GREENVILLE — Automotive representatives from the area assembled at Greenville High School Thursday to discuss the latest happenings at the school’s Auto Tech program and to view the school’s SkillsUSA project for the 2016-2017 year.
Auto Tech Instructors Jim Anderson and Travis Nicholas were on hand to take questions from the Automotive Technology Advisory Committee, consisting of area car dealerships and repair shops, businesses which employ students from the Auto Tech program.
The instructors talked to the representatives about the junior Auto Tech students, and how they consider it a strong group.
“We had 22 kids apply and accepted 16 initially,” said Anderson. “We will bend that number of we think the kids are capable.
There was also discussion about how the automotive industry has transformed over the past few decades.
“In the automotive world, there are so many jobs now,” said Nicholas. “Turning wrenches is only a small part of it.”
Employers present at the meeting mentioned how they want the “best of the best,” whether it’s from the Auto Tech program or other programs offered at Greenville’s Career Tech.
Especially important attractions for them are students possessing “soft skills,” such as showing up to work on time as well as bringing other qualities and skills to the job and exhibiting flexibility, such as with computer and design skills.
Anderson and Nicholas also introduced to the group the students’ SkillsUSA project, which is sponsored by Toyota. This year’s project is titled “Gaining Traction in the Automotive Industry.” The project involves picking a car part — in this case, a tire — and learning the many steps in involved in the design and manufacture of the tire.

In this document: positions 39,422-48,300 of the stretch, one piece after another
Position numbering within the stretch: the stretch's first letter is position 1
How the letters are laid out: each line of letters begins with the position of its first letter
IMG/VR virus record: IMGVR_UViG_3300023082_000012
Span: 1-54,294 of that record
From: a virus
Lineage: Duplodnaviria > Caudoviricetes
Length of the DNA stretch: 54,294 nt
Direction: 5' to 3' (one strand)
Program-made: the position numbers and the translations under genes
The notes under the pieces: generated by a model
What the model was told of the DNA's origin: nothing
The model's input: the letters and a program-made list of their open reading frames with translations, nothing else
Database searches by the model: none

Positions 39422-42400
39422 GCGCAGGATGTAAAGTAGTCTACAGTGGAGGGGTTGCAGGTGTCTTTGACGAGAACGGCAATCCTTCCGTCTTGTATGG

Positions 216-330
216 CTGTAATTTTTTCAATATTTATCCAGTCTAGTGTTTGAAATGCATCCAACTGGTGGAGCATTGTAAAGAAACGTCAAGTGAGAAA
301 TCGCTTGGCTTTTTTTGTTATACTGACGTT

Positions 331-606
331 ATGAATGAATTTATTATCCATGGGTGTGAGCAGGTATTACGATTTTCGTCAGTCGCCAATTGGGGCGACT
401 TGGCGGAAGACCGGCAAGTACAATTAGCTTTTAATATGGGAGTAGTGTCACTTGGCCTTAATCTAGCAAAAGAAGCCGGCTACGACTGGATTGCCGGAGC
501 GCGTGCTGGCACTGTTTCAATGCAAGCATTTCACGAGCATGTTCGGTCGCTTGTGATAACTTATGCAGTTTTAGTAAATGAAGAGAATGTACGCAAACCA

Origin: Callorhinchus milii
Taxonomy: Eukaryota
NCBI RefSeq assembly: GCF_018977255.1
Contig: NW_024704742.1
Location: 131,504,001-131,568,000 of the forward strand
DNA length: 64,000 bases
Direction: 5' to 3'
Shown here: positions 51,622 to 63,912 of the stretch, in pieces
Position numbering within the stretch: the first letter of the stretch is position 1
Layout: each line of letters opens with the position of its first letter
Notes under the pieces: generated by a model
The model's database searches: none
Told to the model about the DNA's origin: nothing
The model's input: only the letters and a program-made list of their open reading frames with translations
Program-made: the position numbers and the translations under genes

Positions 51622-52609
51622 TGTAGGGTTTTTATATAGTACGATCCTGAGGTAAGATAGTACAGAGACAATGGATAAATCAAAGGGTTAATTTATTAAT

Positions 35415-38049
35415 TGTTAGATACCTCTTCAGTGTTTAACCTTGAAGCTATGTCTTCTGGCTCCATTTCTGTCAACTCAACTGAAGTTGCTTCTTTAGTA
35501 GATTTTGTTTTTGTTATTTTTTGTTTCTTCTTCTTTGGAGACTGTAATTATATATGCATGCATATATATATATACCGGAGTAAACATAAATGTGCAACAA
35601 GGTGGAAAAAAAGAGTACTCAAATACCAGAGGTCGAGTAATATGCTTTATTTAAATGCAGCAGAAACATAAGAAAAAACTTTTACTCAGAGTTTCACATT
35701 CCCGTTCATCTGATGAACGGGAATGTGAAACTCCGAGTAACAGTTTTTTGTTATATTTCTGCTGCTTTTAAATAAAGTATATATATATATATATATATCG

The SkillsUSA team, consisting of Shelbi Miller, Austin Lacey, Nathan Remencus, and alternate member Caleb Baker, will tour the Toyota plant in Georgetown, Kentucky, on October 17.
Anderson thinks this year’s project has the potential to be as good as, if not better, than prior projects, which have won national awards in competition.
“Every year we try to do something totally different, because there are so many opportunities in our industry,” he said, noting that many of the automotive industry’s educators and technicians are getting older and the positions have become much more computerized and technologically challenging.
Advisory Committee members present included Dale Mansfield (Dave Knapp Ford), James Halderman (Pearson Education), Justin McGrath and Jim Truxal (Sinclair Community College), Tim Miller and Bob Riggs (SVG Chevrolet), Kris Tegtmeyer (O’Reilly Auto Parts), Monty Hamilton (Hamilton Auto Sales), Sarah Smith (Honda Training Center), Darin Young (Hittle Buick-GMC), and Ron Fair (Schultz Motors).
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